New York Times Current History: The European War, Vol 2, No. 1, April, 1915 eBook

This eBook from the Gutenberg Project consists of approximately 414 pages of information about New York Times Current History.

“Before the war, the pastor writes, it was considered immoral to hate; now, however, Germans know that they not only may, but they must hate.  Herr Lissauer’s ‘Hymn of Hate’ against England is, he declares, a faithful expression of the feelings cherished in the depths of the German soul.

“‘All protests against this hate,’ the pastor writes, ’fall on deaf ears; we strike down all hands that would avert it.  We cannot do otherwise; we must hate the brood of liars.  Our hate was provoked, and the German can hate more thoroughly than any one else.  A feeling that this is the case is penetrating into England, but the fear of the German hate is as yet hidden.  There is a grain of truth in Lord Curzon’s statement that the phlegmatic temperament of his countrymen is incapable of hating as the Germans hate.

“’We Germans do, as a matter of fact, hate differently than the sons of Albion.  We Germans hate honorably, for our hatred is based on right and justice.  England, on the other hand, hates mendaciously, being impelled by envy, ill-will, and jealousy.  It was high time that we tore the mask from England’s face, that we finally saw England as she really is.

“’We hate with a clean conscience, although religion seems to condemn as unaesthetic everything that is included in the word hate.’  The Pastor concludes by asserting that ’we, who are fighting for truth and right with clean hands and a clean conscience, must have Him on our side Who is stronger than the strongest battalions.  Hence our courage and our confidence in a fortunate outcome of the world conflagration.  The dawn will soon appear that announces that the “Day of Harvest” for Germany has broken.’”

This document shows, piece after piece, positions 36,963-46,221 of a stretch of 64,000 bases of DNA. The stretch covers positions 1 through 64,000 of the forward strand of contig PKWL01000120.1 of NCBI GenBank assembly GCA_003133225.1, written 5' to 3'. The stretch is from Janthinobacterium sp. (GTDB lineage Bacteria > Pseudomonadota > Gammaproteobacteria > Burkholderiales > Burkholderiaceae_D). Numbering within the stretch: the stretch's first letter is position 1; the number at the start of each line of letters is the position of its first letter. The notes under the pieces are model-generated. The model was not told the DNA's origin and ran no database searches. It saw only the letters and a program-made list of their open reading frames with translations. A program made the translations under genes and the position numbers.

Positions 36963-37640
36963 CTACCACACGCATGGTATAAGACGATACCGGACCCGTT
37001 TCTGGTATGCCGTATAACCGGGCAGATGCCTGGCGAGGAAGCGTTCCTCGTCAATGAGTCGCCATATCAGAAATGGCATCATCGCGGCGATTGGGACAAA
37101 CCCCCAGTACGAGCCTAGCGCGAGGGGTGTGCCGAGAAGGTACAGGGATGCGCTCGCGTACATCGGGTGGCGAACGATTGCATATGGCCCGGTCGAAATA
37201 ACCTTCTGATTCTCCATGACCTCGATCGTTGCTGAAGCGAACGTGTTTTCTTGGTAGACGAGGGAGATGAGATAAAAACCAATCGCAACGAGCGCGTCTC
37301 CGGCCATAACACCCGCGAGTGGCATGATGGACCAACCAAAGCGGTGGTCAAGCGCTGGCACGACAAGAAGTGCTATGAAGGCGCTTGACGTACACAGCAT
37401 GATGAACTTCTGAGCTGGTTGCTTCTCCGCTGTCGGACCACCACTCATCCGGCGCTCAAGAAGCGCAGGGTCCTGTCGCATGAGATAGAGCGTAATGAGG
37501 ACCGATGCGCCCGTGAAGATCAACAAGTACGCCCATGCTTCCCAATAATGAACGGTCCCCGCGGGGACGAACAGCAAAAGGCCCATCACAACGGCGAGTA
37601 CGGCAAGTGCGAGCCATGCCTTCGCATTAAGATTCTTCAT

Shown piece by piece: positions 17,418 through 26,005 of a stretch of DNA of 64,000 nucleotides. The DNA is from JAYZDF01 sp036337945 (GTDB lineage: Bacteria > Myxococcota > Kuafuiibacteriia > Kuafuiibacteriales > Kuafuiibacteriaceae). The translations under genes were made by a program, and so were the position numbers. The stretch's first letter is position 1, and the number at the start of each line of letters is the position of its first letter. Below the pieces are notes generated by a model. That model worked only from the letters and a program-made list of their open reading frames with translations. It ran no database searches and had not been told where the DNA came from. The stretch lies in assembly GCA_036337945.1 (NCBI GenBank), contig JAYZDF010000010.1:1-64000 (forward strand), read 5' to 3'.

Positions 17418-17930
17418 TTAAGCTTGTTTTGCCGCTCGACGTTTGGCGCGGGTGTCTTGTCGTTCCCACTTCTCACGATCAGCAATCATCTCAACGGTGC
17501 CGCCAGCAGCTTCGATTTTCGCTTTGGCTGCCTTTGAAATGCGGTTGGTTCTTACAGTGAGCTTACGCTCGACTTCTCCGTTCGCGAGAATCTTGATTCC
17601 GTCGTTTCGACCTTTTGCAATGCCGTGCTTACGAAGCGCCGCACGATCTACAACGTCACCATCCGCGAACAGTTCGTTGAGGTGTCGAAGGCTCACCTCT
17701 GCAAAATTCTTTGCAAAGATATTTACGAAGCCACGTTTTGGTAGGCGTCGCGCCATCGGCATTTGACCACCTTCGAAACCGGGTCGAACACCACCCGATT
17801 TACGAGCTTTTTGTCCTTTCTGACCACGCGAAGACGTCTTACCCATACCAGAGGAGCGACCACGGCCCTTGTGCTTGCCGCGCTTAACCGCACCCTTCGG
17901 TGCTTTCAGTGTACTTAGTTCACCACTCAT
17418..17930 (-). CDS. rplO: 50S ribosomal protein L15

“The avowal that the love of good Germans for Germany is inseparable from hatred of other countries shows how deeply the aggressiveness of German policy has sunk into the nation’s mood,” says The Times.  “Only by constantly viewing their own country as in a natural state of challenge to all others can Germans have come to absorb the view that hatred is the normal manifestation of patriotism.  It is a purely militarist conception.

“Hate is at bottom a slavish passion, and remote from that heroic spirit of the warrior with which the Germans represent themselves as facing a world in arms.  The hater subjects his mind to the domination of what he hates; he loses his independence and volition and becomes the prey of the hated idea.  At last he cannot free his mind from the obsession; and the deliberate cultivation of hate in the conscientious German manner is a kind of mental suicide.”



    Whether, O Father in Heaven, we still put our trust in You,
    Whether You are but a dream of a sacred past,
    See now, we swear to You, Witness of Truth,
    Not we have wanted it—­
    This murder, this world-ending

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New York Times Current History: The European War, Vol 2, No. 1, April, 1915 from Project Gutenberg. Public domain.
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